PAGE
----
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Lights, Camera, Crash: Agency Shows How They Film Vehicle Tests

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IIHS shows how it documents crash tests

IIHS shows how it documents crash tests

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It's like making a movie.

Vehicle crash tests are over in a fraction of a second. And while it's useful to study the aftermath of a crash—and to know from advanced crash-test dummies about the forces on occupants—what gives a greater depth of information and understanding about how well a vehicle performed, in modern tests, is video documentation.

As the Insurance Institute for Highway Safety (IIHS) shows in a new behind-the-scenes video, high quality camera work in ideal studio lighting to allow IIHS officials to slow the crash down, and look not just at the numbers recorded in the crash-test parameters but also at the sequence of events within the collision.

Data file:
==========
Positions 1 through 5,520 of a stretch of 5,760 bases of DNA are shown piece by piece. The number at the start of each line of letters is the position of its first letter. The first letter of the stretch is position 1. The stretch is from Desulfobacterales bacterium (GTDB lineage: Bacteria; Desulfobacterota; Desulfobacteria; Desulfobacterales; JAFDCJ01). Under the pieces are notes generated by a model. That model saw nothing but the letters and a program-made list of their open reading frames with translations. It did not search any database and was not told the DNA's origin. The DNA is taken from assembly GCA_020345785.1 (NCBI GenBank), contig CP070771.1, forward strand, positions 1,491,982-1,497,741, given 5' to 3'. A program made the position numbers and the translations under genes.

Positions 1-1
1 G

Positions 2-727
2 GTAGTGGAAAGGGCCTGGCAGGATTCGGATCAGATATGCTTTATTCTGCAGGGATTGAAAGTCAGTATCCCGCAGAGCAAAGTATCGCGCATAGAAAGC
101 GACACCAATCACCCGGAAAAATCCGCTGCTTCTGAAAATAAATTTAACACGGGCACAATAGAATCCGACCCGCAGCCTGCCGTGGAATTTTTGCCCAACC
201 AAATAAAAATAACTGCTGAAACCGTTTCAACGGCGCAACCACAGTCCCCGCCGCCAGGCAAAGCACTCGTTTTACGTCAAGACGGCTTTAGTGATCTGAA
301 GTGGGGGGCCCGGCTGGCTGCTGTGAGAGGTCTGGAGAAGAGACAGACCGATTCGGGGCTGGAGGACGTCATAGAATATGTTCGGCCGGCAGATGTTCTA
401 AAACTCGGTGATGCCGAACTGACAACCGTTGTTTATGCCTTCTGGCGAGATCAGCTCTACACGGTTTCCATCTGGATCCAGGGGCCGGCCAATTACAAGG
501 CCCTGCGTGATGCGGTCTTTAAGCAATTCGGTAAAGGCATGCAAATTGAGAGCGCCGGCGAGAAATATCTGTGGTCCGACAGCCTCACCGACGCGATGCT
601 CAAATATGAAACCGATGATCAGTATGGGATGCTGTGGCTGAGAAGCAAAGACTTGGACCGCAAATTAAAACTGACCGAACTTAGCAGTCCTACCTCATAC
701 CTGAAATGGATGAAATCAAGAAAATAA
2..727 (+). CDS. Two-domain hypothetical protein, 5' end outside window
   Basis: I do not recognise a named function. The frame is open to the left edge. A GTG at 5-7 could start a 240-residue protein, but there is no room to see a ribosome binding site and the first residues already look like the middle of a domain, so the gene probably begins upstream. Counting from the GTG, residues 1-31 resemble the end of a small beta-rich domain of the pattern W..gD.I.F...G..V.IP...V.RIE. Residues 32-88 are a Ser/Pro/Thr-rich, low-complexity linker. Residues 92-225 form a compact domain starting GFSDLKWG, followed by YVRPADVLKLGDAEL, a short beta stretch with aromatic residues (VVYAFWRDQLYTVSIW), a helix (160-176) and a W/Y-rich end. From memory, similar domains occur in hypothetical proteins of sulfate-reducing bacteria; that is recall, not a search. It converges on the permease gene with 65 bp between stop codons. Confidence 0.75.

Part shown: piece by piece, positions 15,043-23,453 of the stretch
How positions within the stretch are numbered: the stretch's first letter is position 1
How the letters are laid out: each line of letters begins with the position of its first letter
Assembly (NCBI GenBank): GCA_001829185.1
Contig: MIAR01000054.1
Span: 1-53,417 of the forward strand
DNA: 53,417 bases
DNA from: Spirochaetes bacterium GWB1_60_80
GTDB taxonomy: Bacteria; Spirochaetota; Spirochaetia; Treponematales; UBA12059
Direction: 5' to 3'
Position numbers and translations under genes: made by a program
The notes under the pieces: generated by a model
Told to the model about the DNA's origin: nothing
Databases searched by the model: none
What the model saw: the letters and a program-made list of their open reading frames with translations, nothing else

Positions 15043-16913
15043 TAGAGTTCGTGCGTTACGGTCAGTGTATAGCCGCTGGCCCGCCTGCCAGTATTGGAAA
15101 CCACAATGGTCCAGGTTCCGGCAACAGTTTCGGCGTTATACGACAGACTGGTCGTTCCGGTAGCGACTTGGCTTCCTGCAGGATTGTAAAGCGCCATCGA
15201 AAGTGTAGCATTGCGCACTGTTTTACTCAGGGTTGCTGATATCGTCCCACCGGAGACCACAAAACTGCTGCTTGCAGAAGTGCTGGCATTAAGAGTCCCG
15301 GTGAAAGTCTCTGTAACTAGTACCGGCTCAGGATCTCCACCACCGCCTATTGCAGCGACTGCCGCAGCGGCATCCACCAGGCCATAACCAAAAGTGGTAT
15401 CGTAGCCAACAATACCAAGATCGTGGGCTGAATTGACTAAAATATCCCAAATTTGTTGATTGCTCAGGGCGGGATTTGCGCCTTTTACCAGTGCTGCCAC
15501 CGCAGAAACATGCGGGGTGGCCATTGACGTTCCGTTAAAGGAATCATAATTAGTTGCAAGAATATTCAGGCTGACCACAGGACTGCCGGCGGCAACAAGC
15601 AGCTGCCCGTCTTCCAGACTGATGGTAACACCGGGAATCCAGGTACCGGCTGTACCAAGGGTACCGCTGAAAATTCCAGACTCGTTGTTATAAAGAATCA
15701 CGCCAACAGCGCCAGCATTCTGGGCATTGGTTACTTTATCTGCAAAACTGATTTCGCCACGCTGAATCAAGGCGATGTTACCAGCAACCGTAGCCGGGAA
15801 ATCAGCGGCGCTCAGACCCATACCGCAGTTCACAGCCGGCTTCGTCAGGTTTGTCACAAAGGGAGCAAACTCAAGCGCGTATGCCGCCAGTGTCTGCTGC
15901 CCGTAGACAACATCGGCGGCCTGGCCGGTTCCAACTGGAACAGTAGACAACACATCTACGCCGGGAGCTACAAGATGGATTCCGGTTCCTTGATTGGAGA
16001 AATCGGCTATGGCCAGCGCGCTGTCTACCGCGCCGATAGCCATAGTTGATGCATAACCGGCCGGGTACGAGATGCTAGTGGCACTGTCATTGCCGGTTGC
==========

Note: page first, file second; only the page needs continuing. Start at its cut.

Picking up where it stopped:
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“The VRC is more than a scientific laboratory,” says Pini Kalnite, the agency's director of film production and media services, referring to the facility where the tests are conducted. “It's also a specialized production facility, where we produce footage and pictures that engineers use in scientific analysis, and that we also use to communicate our findings to the general public.”

In some respects, the IIHS suggests, it's like a Hollywood sound stage. The team looks to record the test clearly, producing rolling video footage, high-resolution slow-motion footage, and a full range of up-close static shots afterward.

You can watch the video below—and see a wide range of vehicle crash-test footage over at the IIHS YouTube channel.


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